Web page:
To Destroy or NOT To Destroy…?

One thing that Fabrics and Frames Furniture is known for is exquisite restoration of antiques. Once you decide to reupholster an antique piece of furniture, you will be taking its current value as an antique and reducing its market value.  A true collector  wants to keep antiques in their original form as closely as possible. If you are someone who is just an admirer of the craftsmanship and lines of the piece and want to make it more comfortable and usable then reupholstering is a great idea!Ducan Phyfe Sofa

Duncan Phyfe Sofa

In the past week we  had a  Duncan Phyfe Sofa brought to us for re-upholstery.  The owners are a young couple who did not fully understand what they owned.  After much research on the piece we  found out that the piece originally was manufactured around the 1920’s and is about one hundred years old.  The little hidden fact about antiques is that they are not always originals.  Just because it looks like the original does not mean that it was manufactured by the original person because there are many copies out there.  Although these pieces can be very old, they don’t hold the worth that some may think.  The only way that you would be able to determine the true worth of an antique is by getting it appraised by an expert who will determine the value by the wood used, where and when it was manufactured, as well as other technical attributes.

Today’s society tends to lean towards antiques because of two reasons.  There are two generations of collectors, “The Eclectics” and “The Classics”. The eclectics are a group of individuals who collect antiques because they wish to create a “call to attention” piece of furniture for the room and are enamored by the “antique” lines of the piece.  The majority of what is being collected today by the eclectics is Baroque Furniture, Duncan Phyfe Sofas and Chairs, and Mid-Century Modern pieces.  Individuals who buy antiques for the eclectic style are generally ones who refinish the pieces  in colored lacquers and use bright or contemporary fabrics for the upholstery.  Check out the look below:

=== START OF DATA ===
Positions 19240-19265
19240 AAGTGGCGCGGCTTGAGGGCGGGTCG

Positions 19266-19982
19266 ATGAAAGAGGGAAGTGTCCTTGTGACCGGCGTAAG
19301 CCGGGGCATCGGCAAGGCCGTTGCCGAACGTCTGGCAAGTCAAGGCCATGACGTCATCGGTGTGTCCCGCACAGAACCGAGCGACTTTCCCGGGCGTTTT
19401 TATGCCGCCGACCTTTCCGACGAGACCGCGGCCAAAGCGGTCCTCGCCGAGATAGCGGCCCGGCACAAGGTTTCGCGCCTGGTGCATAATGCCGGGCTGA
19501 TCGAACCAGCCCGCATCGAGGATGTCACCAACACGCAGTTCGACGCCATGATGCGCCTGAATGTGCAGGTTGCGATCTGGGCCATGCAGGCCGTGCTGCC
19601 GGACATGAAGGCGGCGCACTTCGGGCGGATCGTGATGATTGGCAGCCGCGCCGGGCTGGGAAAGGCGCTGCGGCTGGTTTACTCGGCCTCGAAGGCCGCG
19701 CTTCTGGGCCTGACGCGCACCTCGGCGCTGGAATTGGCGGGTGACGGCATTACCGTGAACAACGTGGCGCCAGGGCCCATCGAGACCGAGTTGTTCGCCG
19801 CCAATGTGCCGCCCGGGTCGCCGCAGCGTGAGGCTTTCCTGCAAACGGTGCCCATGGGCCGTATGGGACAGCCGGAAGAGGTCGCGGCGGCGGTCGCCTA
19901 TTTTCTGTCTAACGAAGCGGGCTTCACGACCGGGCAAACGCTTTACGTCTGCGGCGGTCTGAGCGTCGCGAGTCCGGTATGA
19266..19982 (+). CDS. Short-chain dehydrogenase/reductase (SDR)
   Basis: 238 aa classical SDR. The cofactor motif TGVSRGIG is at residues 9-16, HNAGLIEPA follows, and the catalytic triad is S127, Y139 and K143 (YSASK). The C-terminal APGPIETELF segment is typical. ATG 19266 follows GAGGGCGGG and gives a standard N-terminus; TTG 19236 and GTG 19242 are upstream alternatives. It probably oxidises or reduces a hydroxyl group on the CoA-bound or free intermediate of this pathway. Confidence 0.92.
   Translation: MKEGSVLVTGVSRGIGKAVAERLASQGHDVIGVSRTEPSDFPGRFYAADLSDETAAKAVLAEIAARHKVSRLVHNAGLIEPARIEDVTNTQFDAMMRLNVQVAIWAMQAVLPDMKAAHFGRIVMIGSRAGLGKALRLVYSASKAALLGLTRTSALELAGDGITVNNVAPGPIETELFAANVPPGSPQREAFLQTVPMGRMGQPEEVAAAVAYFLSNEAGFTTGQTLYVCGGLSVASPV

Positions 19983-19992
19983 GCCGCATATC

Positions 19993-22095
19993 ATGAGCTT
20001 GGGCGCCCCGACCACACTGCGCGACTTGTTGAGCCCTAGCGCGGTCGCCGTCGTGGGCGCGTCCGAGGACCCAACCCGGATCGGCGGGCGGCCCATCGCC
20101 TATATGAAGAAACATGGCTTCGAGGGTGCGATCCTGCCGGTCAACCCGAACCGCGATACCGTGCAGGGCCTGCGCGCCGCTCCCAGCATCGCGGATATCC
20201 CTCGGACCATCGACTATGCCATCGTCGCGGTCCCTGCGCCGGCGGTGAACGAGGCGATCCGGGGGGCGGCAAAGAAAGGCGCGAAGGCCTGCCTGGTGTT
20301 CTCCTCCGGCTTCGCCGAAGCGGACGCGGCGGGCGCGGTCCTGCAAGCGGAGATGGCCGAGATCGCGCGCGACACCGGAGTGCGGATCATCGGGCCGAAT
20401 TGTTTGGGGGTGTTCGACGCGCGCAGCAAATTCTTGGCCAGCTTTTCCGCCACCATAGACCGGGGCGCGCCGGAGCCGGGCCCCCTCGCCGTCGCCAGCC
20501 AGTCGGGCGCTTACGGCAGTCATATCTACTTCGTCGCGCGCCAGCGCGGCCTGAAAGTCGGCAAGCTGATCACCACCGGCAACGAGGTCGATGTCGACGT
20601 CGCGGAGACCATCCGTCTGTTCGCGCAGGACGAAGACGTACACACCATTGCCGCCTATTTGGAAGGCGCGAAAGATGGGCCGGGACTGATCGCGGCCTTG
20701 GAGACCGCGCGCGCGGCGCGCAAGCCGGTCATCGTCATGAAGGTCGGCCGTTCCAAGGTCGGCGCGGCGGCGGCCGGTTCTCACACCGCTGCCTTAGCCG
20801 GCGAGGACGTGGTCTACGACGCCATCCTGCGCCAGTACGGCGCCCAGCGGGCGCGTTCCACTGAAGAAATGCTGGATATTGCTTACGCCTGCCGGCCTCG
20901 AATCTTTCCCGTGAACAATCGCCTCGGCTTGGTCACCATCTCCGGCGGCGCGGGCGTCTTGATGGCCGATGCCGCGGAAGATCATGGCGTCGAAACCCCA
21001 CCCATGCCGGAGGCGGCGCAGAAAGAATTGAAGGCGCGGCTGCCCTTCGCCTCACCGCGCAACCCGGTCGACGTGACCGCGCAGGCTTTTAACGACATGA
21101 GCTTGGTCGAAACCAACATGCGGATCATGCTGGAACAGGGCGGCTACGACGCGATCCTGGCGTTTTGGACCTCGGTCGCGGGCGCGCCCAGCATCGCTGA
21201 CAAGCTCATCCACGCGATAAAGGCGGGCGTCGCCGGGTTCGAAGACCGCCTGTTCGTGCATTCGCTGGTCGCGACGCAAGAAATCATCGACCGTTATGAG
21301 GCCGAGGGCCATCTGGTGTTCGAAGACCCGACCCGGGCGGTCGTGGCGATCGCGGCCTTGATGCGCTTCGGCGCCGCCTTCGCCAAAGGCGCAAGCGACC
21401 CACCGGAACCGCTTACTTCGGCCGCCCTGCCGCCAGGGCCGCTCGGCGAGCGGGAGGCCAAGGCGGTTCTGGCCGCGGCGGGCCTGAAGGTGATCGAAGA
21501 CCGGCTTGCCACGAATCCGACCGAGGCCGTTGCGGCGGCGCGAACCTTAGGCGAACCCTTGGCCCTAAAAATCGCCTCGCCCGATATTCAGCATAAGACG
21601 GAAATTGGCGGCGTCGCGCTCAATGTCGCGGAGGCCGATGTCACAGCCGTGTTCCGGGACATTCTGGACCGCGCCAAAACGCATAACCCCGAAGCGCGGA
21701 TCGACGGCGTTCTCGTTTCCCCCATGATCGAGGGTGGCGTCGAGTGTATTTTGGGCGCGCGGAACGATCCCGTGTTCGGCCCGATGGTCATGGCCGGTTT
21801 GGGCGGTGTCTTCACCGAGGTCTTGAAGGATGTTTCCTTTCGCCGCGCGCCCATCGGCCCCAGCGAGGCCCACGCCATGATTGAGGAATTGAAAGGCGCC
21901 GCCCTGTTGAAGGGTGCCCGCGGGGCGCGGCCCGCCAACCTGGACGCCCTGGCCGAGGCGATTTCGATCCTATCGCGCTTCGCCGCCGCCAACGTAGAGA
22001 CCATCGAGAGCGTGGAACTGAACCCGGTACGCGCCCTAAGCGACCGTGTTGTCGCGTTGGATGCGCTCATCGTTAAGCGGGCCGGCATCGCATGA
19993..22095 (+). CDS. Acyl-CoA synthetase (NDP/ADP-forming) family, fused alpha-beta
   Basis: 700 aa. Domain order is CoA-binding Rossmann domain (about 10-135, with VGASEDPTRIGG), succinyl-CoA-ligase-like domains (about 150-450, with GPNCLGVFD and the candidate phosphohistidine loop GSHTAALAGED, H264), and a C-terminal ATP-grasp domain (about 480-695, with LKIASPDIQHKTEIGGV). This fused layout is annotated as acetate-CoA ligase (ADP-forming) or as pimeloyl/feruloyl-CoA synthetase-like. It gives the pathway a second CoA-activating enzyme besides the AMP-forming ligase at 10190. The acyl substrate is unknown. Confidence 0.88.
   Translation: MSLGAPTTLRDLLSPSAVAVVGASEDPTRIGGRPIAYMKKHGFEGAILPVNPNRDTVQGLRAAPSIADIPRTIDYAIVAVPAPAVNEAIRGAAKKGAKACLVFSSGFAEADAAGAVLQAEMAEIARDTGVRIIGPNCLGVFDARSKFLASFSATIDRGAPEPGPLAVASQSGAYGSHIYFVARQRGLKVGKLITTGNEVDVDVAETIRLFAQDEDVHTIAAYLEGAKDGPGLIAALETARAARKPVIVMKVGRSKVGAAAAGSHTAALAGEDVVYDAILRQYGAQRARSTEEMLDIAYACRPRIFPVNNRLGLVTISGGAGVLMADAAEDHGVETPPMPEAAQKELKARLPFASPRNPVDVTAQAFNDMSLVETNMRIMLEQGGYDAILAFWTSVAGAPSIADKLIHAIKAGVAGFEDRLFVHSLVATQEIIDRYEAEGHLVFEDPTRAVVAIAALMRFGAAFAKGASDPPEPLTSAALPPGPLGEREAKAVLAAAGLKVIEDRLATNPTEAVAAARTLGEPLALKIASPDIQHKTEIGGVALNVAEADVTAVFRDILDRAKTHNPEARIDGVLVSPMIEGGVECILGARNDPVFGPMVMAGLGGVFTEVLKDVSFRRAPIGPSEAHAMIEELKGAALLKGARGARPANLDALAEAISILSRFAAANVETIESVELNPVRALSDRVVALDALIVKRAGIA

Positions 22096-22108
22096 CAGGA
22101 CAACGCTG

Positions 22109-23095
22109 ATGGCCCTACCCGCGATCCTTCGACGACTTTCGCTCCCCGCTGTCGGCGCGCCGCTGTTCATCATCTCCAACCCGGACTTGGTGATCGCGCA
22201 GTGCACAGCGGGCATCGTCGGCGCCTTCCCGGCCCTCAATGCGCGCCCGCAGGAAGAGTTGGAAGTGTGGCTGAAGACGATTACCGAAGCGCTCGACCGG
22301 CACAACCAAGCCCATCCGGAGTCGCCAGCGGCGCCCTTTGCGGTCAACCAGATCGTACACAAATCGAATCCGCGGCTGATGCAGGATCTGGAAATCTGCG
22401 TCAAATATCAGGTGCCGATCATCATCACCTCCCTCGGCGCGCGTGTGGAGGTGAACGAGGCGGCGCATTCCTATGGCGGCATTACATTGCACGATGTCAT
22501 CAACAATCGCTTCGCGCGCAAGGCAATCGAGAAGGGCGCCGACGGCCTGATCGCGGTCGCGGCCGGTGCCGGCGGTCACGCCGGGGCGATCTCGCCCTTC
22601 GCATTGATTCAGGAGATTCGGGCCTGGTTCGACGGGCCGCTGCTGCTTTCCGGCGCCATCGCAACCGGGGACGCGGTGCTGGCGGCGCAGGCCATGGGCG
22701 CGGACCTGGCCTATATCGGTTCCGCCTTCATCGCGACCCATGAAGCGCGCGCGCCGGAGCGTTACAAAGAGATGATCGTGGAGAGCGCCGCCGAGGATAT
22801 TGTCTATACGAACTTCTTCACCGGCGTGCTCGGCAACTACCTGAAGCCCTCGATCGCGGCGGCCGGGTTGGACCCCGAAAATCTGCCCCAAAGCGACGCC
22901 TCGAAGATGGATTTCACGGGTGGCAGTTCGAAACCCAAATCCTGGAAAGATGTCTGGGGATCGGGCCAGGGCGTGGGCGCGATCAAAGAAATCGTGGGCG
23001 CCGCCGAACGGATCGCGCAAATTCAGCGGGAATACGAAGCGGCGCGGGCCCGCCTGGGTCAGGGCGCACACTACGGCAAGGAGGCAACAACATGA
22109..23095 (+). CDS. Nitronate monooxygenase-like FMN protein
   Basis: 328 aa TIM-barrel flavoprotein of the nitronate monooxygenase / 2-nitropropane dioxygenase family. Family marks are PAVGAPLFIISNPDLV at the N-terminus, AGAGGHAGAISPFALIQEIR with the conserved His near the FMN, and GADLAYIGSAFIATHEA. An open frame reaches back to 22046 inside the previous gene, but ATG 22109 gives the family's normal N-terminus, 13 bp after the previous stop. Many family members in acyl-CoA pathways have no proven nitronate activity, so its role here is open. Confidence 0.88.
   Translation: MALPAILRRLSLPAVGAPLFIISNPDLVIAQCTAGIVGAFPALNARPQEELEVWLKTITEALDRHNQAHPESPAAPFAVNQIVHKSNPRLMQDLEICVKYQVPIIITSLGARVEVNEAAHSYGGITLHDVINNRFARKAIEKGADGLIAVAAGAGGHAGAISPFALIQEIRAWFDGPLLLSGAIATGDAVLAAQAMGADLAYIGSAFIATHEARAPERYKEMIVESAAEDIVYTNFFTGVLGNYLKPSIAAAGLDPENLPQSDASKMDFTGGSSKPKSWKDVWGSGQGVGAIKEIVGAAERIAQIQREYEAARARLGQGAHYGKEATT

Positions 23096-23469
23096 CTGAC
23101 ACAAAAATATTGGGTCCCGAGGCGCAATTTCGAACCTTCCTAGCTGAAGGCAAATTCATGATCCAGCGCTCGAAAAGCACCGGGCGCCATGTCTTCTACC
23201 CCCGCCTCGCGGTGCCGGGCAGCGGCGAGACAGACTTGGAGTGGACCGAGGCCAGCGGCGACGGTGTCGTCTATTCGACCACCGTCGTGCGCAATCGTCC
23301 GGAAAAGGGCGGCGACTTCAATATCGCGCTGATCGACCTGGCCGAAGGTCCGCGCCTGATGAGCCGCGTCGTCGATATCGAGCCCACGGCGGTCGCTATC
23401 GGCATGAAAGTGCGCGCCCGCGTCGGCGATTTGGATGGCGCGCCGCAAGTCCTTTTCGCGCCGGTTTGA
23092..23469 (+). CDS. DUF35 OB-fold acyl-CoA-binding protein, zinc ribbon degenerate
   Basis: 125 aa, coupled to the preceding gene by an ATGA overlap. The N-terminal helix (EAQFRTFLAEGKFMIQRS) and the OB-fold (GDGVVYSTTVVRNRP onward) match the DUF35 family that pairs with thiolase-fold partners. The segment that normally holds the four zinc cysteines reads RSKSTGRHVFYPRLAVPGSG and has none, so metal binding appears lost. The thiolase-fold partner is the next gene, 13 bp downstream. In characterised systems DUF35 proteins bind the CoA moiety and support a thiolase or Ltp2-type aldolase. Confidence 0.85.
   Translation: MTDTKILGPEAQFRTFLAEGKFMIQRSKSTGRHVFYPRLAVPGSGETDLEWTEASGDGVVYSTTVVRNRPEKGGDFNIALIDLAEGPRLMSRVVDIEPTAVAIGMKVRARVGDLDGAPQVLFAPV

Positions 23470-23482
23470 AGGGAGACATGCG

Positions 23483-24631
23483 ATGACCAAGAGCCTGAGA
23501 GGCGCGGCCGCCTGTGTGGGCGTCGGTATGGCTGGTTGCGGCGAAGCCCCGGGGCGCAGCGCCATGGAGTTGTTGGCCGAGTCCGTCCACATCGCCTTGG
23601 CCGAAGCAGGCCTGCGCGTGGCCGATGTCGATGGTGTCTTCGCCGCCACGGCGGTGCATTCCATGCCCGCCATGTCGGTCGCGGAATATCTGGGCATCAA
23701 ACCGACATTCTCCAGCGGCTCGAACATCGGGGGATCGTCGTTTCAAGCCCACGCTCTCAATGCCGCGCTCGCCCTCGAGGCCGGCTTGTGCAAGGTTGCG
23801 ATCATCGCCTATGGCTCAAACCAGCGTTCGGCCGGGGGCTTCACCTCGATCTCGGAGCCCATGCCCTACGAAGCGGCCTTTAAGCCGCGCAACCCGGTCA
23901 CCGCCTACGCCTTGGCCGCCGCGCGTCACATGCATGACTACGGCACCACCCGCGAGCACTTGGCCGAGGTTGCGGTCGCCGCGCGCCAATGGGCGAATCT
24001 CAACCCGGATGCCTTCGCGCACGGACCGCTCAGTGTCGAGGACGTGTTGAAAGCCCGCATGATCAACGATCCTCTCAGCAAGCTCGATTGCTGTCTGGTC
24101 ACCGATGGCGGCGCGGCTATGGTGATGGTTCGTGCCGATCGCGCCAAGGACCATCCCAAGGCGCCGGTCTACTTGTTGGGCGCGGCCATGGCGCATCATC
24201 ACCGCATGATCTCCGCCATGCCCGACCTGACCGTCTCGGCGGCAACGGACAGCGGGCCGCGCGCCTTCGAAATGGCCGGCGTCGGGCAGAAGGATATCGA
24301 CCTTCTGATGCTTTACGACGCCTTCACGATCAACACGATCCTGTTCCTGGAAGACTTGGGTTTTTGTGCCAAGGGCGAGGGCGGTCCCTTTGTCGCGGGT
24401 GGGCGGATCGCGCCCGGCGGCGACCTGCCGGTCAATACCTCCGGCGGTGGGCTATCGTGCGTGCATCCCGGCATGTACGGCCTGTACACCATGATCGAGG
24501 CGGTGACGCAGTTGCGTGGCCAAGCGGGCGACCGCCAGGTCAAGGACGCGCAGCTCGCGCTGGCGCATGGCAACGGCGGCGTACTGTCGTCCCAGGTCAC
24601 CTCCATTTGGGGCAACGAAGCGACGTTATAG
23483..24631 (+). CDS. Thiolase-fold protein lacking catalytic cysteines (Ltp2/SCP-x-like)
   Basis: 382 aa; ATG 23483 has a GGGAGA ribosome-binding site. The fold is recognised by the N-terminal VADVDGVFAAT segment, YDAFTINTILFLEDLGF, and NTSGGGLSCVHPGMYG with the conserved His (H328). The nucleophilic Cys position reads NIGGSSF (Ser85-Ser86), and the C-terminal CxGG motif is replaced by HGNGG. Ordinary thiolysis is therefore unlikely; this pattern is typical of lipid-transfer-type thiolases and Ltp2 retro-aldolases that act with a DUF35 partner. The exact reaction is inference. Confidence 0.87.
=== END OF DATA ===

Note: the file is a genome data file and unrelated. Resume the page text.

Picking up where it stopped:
Eclectic Sofa

Eclectic Sofa

This particular look is not for everyone, and usually is admired by someone who is artsy chic.  The classic collector would generally not like this look because it destroys the classic look.  One of the main arguments against this look for the classics is that the frame was destroyed with the lacquer finish.  This is definitely true but not irreversible.  If you generally like things to remain in it classic features, then you would probably want to use a small ditsy pattern or damask print and keep the original wood color.  These patterns were commonly placed on furniture pieces of this period.  You generally would not have seen a solid fabric on this style, unless it was a mohair velvet or tone-on-tone pattern.

Tone- On- Tone Antique Sofa

Tone- On- Tone Antique Sofa

Regardless of the direction that you want to go, reupholstering the original will alter the value of the piece. One final thing to remember is that if you do decide to use a traditional fabric to maintain the original style you should find a fabric that is reminiscent of the past and not try to use one of today’s traditional fabrics designs such as printed linens or chenilles. There is a lot more leeway when choosing a fabric if your tastes are more eclectic as the original look is no longer important. Choose a fabric you love but do not make a design mistake that will sacrifice the look of your antique frame.

Our young couple had a hard time deciding what fabric to choose for their antique sofa that was inherited from their grandmother. With our design help and fabric search we were able to find the perfect fabric that will make their piece stunning and their grandmother very proud!

For more information about designing or where to get custom looks like these please visit our website:

www.fabricsandframes.com

We are currently located at 5322 Alpha Rd, Dallas, Texas 75240972-385-4097.  Please contact us if you have any questions about this blog atandy@fabricsandframes.com, and or follow us on Facebook!http://www.facebook.com/pages/Fabrics-and-Frames-Furniture/156825517684205

Written by: Erica Guajardo

Edited by: Linda Decuir

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